One of the first orders of business for the new government after the 18 May election will be to agree to a joint Statement on the Conduct of Monetary Policy with the Reserve Bank Governor.
Regardless of who wins the election, the incoming government should avoid repeating Scott Morrison’s mistake as Treasurer in allowing the Reserve Bank to formulate the statement in a way that downgrades the inflation target.
The latest agreement adopted when Philip Lowe became Governor in September 2016 introduced a new formulation for both the inflation target and the financial stability mandate.
The previous Labor government’s 2010 agreement made financial stability explicitly subordinate to the price stability objective. By contrast, the 2016 agreement turned this relationship on its head, specifically allowing for ‘flexibility’ in meeting the inflation target to pursue other objectives, including financial stability.
This was a significant reinterpretation of the RBA’s mandate compared to previous agreements and has important implications for how monetary policy is conducted and for the broader economy.
It explains why the RBA has been undershooting the central tendency of its 2-3% target range for four years and will continue to do so. The RBA has explicitly traded-off its inflation target against apprehended financial stability risks.
The 2010 agreement would have made such a trade-off more difficult for the RBA to defend.
It is questionable whether the government understood the significance of what it agreed to 2016. Newspaper reports at the time referred to ‘minor tweaks’ and then Treasurer Morrison said ‘it is similar to previous statements.’
The RBA doesn’t see it that way. Deputy Governor Guy Debelle has said that ‘the articulation of the financial stability objective’ is ‘the most substantive change’ since the first statement in 1996. Financial stability didn’t even rate a mention in the agreements prior to 2010.
The RBA derives its financial stability mandate from the second reading speech to the Australian Prudential Regulation Authority Act 1998, which spelled out the post-Wallis Financial System Inquiry allocation of responsibilities among financial system regulators.
However, the relationship between price and financial stability has always been subject to interpretation.
The traditional interpretation was that keeping inflation low, stable and predictable was viewed as the best contribution monetary policy could make to promoting financial stability.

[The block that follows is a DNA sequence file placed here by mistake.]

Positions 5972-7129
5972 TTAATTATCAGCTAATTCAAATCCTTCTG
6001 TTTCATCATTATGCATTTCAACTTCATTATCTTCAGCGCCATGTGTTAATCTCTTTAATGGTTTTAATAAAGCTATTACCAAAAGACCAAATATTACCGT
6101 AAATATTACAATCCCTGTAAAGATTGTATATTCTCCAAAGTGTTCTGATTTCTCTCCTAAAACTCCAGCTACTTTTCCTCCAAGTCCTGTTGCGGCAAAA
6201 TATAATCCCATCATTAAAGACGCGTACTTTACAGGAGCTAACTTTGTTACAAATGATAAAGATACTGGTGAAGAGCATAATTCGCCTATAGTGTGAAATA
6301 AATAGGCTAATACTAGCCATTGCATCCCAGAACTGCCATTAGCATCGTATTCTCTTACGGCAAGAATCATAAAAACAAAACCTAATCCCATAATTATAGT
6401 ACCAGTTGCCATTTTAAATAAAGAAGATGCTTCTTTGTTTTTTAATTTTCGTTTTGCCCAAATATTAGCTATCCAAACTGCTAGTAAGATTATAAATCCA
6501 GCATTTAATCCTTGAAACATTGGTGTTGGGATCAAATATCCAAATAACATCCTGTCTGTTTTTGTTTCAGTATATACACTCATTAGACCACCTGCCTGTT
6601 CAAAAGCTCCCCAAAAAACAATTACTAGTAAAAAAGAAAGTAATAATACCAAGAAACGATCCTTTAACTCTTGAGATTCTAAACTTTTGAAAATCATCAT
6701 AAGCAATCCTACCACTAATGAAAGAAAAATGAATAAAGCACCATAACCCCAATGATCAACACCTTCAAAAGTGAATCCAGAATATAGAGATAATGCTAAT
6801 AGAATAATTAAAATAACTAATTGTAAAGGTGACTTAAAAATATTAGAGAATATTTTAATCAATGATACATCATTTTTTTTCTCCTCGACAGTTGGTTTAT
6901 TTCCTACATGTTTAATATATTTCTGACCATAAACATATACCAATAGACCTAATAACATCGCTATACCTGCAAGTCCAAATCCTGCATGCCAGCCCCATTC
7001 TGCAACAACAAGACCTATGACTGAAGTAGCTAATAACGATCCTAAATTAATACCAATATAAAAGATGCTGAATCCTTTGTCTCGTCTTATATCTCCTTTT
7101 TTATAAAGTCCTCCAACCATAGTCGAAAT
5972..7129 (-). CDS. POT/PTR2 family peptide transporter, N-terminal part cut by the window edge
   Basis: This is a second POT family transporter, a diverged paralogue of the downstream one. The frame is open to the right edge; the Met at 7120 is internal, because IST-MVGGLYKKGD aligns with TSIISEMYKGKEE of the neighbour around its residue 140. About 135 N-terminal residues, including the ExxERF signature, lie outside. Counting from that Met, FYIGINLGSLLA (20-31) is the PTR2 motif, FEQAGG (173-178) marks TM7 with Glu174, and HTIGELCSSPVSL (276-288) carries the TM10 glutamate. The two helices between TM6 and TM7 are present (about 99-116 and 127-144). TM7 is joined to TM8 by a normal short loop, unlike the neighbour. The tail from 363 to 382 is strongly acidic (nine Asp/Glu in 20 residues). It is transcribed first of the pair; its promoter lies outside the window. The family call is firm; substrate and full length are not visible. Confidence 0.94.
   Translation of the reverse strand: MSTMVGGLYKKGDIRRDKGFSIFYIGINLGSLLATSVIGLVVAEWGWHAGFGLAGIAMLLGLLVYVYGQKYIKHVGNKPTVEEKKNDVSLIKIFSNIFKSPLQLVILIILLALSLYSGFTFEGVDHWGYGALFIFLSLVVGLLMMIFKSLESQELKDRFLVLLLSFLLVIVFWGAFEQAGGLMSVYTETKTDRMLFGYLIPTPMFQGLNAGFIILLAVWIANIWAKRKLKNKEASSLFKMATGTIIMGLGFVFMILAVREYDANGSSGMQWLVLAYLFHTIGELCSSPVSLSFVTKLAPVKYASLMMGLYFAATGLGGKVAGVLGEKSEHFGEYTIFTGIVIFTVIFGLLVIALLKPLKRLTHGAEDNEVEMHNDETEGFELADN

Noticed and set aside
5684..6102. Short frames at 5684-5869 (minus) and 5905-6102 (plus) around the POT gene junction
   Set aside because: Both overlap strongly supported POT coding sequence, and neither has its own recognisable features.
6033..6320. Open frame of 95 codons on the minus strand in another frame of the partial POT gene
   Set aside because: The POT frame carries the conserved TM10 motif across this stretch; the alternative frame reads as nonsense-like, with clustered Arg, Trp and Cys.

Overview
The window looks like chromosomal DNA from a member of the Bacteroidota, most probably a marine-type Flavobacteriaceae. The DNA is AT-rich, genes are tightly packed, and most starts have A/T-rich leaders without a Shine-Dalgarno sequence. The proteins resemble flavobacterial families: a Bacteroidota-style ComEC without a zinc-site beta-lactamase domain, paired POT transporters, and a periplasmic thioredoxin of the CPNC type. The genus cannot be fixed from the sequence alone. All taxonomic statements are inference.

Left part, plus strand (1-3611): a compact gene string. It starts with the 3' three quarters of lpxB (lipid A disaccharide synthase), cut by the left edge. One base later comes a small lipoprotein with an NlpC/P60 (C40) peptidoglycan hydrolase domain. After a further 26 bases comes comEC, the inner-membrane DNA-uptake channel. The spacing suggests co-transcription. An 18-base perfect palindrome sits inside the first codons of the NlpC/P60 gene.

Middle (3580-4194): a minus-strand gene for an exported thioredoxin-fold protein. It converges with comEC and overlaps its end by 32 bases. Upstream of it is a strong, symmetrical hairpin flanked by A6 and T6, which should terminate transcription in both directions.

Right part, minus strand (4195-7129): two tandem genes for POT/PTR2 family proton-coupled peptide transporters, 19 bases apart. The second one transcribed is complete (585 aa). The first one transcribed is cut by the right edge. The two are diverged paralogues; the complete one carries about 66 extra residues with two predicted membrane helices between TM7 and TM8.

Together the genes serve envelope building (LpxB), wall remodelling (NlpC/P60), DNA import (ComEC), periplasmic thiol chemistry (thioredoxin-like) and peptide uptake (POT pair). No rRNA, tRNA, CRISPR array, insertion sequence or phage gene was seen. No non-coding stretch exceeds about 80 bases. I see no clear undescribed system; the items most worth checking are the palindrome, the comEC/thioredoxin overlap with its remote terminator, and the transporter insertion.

By contrast, Phil Lowe has long argued that monetary policy may need to trade-off the inflation target and financial stability.
The Reserve Bank has done this explicitly since he became Governor, concerned that further reductions in official interest rates may give rise to increased financial stability risks.
This explains why the RBA has sat on its hands for 30 months, even as inflation and inflation expectations have been allowed to fall below target.
Yet this approach itself carries financial stability risks. It gives the economy a much weaker starting point should a negative shock actually occur.
It lowers nominal wages growth and constrains the revenue-side of the government’s budget. Scott Morrison made his own job much more difficult in agreeing to it.
Moreover, the RBA has undermined the credibility of the inflation target. Some commentators have called for the target to be lowered in the belief that the RBA can no longer, or should not, hit it.
But this would only serve to validate a monetary policy mistake. It would also undermine the RBA’s accountability for meeting the inflation target agreed with the government.
Below-target inflation is a policy choice the RBA has made. It is only defensible because Scott Morrison agreed to make it so.
An incoming Labor government would be on strong ground in arguing for a return to the 2010 formulation of the Statement it agreed to when it was last in office. The RBA would then be forced to re-prioritise the inflation target.
The Treasurer should also require the Reserve Bank Governor to hold a press conference after each quarterly CPI release to explain the outcome and its relationship to the inflation target to underscore the Bank’s responsibility for inflation.
If Ian Macfarlane and Glenn Stevens could hit the inflation target, Phil Lowe has no excuse not to.
The next government should also follow the US Federal Reserve in conducting a review of monetary policy tools, communication and strategy.
The Fed’s review takes its inflation target as given, but will consider whether existing policy tools are adequate to achieve and maintain it and whether communication can be improved.
Professor Lars Svensson, an international authority on these issues, should be asked to conduct the review.
Such an independent review would almost certainly find that trading-off the inflation target against financial stability concerns incurs more costs than benefits.